Silver Chalice arm goes to college Fermata offers licensing challenge Does IMG College face shifts in market? Underdog JMI's big bid wins over UK Labor & Agents Checking in with the class of 2005 MBA grads reflect Class with soccer's Sunil Gulati Arkansas gets sound trademark for call CHS buys national deal from Learfield
Upcoming Conferences and Events
SBJ/November 17 - 23, 2003/Labor Agents
NFL.com writer Kirwan says he’s no longer working with agents
Published November 17, 2003
NFL.com writer Pat Kirwan, who has a deal with agent David Dunn to get 40 percent of the agent fee on No. 1 NFL draft pick Carson Palmer's multimillion-dollar contract, says he is no longer working with any agents.
Quite a few eyebrows were raised in the agent community earlier this month when Kirwan gave a speech to players on the USC football team, warning them to stay away from agents.
"I told the underclassmen, 'You don't need an agent now,'" Kirwan said. "If you are a senior, you should find out the agent you want to use, but after the season is over."
As previously reported by SportsBusiness Journal, Dunn's attorney, Mark Humenik, testified under oath that Kirwan was to receive 40 percent of the 3 percent fee that Dunn's firm, Athletes First, will get on Palmer's six-year, $49 million contract. Humenik was testifying in a creditors hearing in the Athletes First Chapter 11 bankruptcy case.
If Palmer were to earn the entire $49 million, Kirwan could get as much as $588,000. At the very least, Kirwan would get $120,000 on Palmer's $10 million signing bonus, which is guaranteed.
Kirwan said he helped ready Palmer for the draft last year, but told the USC players he no longer does that kind of work.
Some agents wondered whether Kirwan could provide objective advice on agents when he is set to receive so much money from one particular agent. Kirwan wouldn't discuss his deal with Dunn.
Agents, too, said it is common to begin talks with prospective top NFL draft prospects well before the college football season ends. College-eligible athletes may talk to agents but cannot receive anything of value from them under NCAA rules.
One agent, who asked not to be named, said that agents who wait until the season is over to begin talking to college players "have no shot" at signing them.
AGENTS DESCEND ON ROETHLISBERGERS: Virtually every major NFL player agent who has represented a quarterback taken in the first round of the NFL draft has either called or flown to Ohio to meet with Brenda and Ken Roethlisberger, the parents of Miami (Ohio) quarterback Ben Roethlisberger, in the past few weeks.
Dunn and his former partner, Leigh Steinberg, have both traveled to the small town of Findlay, Ohio, to begin interviews in case Roethlisberger decides to declare himself eligible for the 2004 NFL draft, said Brenda Roethlisberger.
She said that among the other agents who have either called or visited are Mike Sullivan, director of football for Octagon; James "Bus" Cook, agent to Green Bay quarterback Brett Favre; and SFX Football agents Jim Steiner and Ben Dogra.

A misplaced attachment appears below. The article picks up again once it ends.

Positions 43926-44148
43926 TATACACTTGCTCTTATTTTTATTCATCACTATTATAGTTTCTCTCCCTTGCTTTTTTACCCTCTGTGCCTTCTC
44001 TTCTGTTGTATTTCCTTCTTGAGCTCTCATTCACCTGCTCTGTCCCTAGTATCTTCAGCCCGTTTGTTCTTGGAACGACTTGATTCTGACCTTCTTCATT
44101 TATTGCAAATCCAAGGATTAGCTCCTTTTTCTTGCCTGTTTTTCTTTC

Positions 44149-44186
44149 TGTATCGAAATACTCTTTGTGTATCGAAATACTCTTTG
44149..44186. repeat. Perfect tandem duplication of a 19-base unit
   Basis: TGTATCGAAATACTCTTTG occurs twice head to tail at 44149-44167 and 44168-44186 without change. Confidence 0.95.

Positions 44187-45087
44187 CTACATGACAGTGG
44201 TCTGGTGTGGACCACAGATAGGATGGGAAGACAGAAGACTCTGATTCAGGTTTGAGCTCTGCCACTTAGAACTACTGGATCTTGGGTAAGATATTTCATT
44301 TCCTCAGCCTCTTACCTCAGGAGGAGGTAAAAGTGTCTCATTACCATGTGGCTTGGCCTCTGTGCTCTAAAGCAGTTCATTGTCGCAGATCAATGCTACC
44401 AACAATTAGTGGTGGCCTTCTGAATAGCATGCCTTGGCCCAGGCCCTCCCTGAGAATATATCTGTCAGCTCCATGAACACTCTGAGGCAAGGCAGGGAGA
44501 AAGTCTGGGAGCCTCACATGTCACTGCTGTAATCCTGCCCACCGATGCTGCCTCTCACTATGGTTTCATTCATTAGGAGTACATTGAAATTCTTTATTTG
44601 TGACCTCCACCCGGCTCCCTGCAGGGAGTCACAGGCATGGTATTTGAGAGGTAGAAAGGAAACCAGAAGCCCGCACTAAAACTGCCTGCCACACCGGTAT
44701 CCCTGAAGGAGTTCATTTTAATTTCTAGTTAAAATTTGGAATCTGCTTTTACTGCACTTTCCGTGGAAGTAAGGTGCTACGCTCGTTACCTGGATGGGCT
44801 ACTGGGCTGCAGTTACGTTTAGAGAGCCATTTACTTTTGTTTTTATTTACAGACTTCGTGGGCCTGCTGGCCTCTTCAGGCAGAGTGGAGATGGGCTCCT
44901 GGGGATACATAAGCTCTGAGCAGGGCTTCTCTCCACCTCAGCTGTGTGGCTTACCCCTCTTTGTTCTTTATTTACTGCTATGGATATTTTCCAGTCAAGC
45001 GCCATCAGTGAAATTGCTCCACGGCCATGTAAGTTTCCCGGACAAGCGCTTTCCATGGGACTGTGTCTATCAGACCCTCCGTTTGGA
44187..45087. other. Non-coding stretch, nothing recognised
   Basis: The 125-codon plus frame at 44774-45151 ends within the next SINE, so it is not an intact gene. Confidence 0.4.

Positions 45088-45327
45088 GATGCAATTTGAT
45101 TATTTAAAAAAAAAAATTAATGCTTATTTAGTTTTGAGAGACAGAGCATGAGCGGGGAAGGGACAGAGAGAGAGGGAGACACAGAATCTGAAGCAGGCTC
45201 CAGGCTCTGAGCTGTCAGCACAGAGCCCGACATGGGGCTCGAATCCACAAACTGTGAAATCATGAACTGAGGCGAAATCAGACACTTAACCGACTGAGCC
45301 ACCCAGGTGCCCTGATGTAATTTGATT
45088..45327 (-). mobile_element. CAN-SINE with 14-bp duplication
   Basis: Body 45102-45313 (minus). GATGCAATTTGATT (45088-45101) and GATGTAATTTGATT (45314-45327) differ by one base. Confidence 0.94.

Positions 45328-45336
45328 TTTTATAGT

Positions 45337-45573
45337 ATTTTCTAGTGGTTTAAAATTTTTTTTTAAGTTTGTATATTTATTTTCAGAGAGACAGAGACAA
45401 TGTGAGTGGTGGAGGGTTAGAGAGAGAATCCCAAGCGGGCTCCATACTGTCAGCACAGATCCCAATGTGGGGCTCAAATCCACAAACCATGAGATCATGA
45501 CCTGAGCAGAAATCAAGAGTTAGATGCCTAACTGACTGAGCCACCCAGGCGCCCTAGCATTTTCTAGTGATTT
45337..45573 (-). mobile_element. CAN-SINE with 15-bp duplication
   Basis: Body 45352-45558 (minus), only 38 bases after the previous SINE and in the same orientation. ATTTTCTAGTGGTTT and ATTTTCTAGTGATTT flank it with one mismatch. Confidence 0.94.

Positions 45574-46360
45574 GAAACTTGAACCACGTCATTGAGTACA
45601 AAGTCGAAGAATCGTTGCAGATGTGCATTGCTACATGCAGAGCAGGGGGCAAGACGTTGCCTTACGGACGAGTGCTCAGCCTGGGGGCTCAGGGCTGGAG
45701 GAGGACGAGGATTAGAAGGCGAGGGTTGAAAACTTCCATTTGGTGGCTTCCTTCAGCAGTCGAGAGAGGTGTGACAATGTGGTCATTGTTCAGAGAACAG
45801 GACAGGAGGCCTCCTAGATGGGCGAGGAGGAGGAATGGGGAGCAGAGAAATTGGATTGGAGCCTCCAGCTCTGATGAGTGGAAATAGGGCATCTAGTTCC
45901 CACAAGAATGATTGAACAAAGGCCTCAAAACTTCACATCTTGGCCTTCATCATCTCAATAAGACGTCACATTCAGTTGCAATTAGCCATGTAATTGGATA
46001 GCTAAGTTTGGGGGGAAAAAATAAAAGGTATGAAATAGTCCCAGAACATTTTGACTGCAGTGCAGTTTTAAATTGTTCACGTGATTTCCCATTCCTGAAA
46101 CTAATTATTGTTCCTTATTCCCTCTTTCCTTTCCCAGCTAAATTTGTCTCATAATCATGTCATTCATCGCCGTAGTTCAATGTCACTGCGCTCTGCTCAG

SOURCES: DUNN, ASSANTE IN SETTLEMENT TALKS: Dunn is in talks with Assante Corp. about settling the $44.66 million judgment against him and his company, Athletes First, sources say.
A federal court jury in Los Angeles found a year ago that Dunn had breached a contract with his former partners, Steinberg and baseball agent Jeff Moorad, and that his new company, Athletes First, competed unfairly against them. That verdict led to Dunn and Athletes First both filing for Chapter 11 bankruptcy protection.
Dunn's attorney, Humenik, wouldn't comment. An Assante spokeswoman also declined comment.
Assante Holdings Inc. board Chairman Harvey Schiller said he does not know if there are current settlement talks, but he said investors in Dunn's company had previously approached Assante about a settlement and those talks went nowhere.
But if Dunn does settle with Assante, his troubles may not be entirely over. The NFL Players Association disciplinary committee voted to suspend Dunn as an agent for two years, based on testimony in the Steinberg case.
The NFLPA, however, has been thwarted from moving forward with disciplinary proceedings against Dunn by his bankruptcy judge, who has denied the NFLPA's request to lift a stay against all administrative hearings against Dunn.
Richard Berthelsen, NFLPA general counsel, said a settlement of the case could affect the union's action.
"Assuming settlement means the end of Dunn's bankruptcy, which it almost certainly would, we would be able to proceed immediately with our disciplinary proceedings against Dunn," he said.
Staff writer Daniel Kaplan contributed to this column. Contact Liz Mullen with agent and labor news at lmullen@sportsbusinessjournal.